Session Time: 1:15pm-2:45pm
Location: Exhibit Hall C
Objective: The study reports preliminary observations on the use of orthotic devices with nonlinear spring properties prescribed with the aim to stabilise posture and improve upper-limb motor control in young patients with Movement Disorders (MD).
Background: Cerebral palsy and other cerebral lesions are at the basis of secondary paediatric MD, carrying along control deficits, ill posture and functional disability. Drugs may be ineffective in some cases and alternative treatments are sought. Viscoelastic force fields are known to affect muscular synergies and may enhance proprioceptive feedback. Orthoses based on pseudoelastic alloys were developed to provide that dynamic action.
Methods: With Ethics Committee’s approval, we recruited five children (12.2±5.6 years old) with complex MD pictures comprising secondary dystonia and dyskinesia of various aetiology. They were evaluated prior to and after a 30-days’ elective treatment with a new functionally-personalised orthosis. Passive range of motion, Modified Ashworth Score and motor function (Melbourne Upper-Limb Scale) were evaluated. The subjects also carried out the reach-forward and hand-to-mouth tasks under optoelectronic monitoring (figure 1), and upper-limb kinematics was analysed. PedsQL was used to assess patients’ perceptions about the therapy, and anecdotal observations were recorded.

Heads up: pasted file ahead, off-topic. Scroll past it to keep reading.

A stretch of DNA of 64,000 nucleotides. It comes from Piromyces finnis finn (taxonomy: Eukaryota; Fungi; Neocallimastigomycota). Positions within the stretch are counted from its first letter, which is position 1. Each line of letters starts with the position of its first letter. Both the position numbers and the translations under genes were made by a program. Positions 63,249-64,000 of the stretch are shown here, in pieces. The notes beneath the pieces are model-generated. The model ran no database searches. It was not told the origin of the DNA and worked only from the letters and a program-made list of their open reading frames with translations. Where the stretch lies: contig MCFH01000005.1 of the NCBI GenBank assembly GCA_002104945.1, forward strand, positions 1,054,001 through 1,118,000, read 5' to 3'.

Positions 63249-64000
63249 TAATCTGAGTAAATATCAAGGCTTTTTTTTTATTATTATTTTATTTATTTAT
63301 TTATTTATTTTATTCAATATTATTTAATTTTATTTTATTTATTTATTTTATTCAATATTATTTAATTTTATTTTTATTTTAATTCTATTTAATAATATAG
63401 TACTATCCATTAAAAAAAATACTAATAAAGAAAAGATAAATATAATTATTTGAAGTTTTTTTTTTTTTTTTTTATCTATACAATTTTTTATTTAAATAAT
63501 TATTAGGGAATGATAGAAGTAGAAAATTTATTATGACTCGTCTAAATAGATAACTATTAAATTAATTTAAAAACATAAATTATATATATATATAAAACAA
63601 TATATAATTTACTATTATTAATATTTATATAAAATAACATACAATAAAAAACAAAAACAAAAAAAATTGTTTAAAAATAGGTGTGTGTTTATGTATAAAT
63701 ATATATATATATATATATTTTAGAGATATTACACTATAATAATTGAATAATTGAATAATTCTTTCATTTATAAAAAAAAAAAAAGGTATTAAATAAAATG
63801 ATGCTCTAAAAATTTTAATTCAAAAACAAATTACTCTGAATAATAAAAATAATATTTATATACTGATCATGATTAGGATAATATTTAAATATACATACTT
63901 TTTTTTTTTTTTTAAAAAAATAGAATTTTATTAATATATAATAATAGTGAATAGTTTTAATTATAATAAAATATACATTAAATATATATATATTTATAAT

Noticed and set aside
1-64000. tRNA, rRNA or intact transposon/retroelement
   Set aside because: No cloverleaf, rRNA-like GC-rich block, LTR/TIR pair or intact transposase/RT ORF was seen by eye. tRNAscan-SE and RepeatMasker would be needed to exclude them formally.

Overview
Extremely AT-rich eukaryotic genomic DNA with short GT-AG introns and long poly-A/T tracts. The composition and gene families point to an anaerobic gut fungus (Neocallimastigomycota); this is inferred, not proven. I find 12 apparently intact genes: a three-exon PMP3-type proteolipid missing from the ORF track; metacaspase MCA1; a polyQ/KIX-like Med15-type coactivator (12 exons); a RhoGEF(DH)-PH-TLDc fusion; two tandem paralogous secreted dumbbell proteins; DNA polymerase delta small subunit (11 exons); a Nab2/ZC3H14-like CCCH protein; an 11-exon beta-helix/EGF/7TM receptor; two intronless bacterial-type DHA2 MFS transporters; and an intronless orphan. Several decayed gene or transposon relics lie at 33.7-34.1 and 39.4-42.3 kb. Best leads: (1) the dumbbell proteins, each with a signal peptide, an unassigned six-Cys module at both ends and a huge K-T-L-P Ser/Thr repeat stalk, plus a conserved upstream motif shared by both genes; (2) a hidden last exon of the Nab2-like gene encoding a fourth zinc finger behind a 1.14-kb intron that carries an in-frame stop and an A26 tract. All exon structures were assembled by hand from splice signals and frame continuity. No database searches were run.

Results: The orthotic treatment was very well accepted. There were no adverse effects. Clinical results differed according to the main trait, with prevalently dystonic patients improving more in the postural domain, and dyskinetic ones developing better movement stability with segmental kinematics becoming more task-related. One dyskinetic patient obtained promising results also during daily activities, as documented by footages shot at home. In this case, the Melbourne Scale score improved from 7.3% to 16.4%.
Conclusions: The current study does not possess statistical generality. The patients, taken singularly, did display improvements in life quality as a correlate of better posture, less pain and better functional abilities in some domains. The overall improvement was mild; patients’ perception was good. The preliminary clinical impressions support an indication for pseudoelastic devices, as adjuvant in the treatment of MD in the young, but longer treatment durations and larger cohorts, are needed to confirm efficacy.
To cite this abstract in AMA style:L. Garavaglia, E. Pagliano, M.T. Arnoldi, R. Zanin, M.A. Lo Mauro, G. Baranello, A. Aliverti, S. Pittaccio. Pilot evaluation of pseudoelastic orthoses for supporting motor control in children with secondary dystonia and dyskinesia [abstract]. Mov Disord. 2017; 32 (suppl 2). https://www.mdsabstracts.org/abstract/pilot-evaluation-of-pseudoelastic-orthoses-for-supporting-motor-control-in-children-with-secondary-dystonia-and-dyskinesia/. Accessed March 1, 2024.
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